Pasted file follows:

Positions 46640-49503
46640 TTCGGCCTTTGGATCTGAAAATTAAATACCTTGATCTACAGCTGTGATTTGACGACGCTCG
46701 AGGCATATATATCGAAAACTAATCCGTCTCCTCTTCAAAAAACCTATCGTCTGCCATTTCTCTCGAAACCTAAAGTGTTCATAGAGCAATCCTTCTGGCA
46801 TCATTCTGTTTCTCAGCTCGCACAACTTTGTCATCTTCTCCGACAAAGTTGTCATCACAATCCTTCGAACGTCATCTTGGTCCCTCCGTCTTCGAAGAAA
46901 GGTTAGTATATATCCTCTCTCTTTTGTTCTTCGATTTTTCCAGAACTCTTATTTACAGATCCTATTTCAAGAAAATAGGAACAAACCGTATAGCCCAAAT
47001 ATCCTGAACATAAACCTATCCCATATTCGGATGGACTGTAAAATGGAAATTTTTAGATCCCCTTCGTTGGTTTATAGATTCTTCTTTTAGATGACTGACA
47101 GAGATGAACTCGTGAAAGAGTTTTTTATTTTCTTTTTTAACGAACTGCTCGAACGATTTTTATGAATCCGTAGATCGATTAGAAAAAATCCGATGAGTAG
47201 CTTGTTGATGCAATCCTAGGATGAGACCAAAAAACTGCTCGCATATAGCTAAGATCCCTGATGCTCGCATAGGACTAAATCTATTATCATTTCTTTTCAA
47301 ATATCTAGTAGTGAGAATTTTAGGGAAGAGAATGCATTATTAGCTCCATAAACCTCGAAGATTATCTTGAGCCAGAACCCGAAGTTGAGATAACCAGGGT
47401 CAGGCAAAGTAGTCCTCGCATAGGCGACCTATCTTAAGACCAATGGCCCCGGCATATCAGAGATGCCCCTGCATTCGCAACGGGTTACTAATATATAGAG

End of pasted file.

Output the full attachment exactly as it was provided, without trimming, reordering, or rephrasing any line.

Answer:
Positions 46640-49503
46640 TTCGGCCTTTGGATCTGAAAATTAAATACCTTGATCTACAGCTGTGATTTGACGACGCTCG
46701 AGGCATATATATCGAAAACTAATCCGTCTCCTCTTCAAAAAACCTATCGTCTGCCATTTCTCTCGAAACCTAAAGTGTTCATAGAGCAATCCTTCTGGCA
46801 TCATTCTGTTTCTCAGCTCGCACAACTTTGTCATCTTCTCCGACAAAGTTGTCATCACAATCCTTCGAACGTCATCTTGGTCCCTCCGTCTTCGAAGAAA
46901 GGTTAGTATATATCCTCTCTCTTTTGTTCTTCGATTTTTCCAGAACTCTTATTTACAGATCCTATTTCAAGAAAATAGGAACAAACCGTATAGCCCAAAT
47001 ATCCTGAACATAAACCTATCCCATATTCGGATGGACTGTAAAATGGAAATTTTTAGATCCCCTTCGTTGGTTTATAGATTCTTCTTTTAGATGACTGACA
47101 GAGATGAACTCGTGAAAGAGTTTTTTATTTTCTTTTTTAACGAACTGCTCGAACGATTTTTATGAATCCGTAGATCGATTAGAAAAAATCCGATGAGTAG
47201 CTTGTTGATGCAATCCTAGGATGAGACCAAAAAACTGCTCGCATATAGCTAAGATCCCTGATGCTCGCATAGGACTAAATCTATTATCATTTCTTTTCAA
47301 ATATCTAGTAGTGAGAATTTTAGGGAAGAGAATGCATTATTAGCTCCATAAACCTCGAAGATTATCTTGAGCCAGAACCCGAAGTTGAGATAACCAGGGT
47401 CAGGCAAAGTAGTCCTCGCATAGGCGACCTATCTTAAGACCAATGGCCCCGGCATATCAGAGATGCCCCTGCATTCGCAACGGGTTACTAATATATAGAG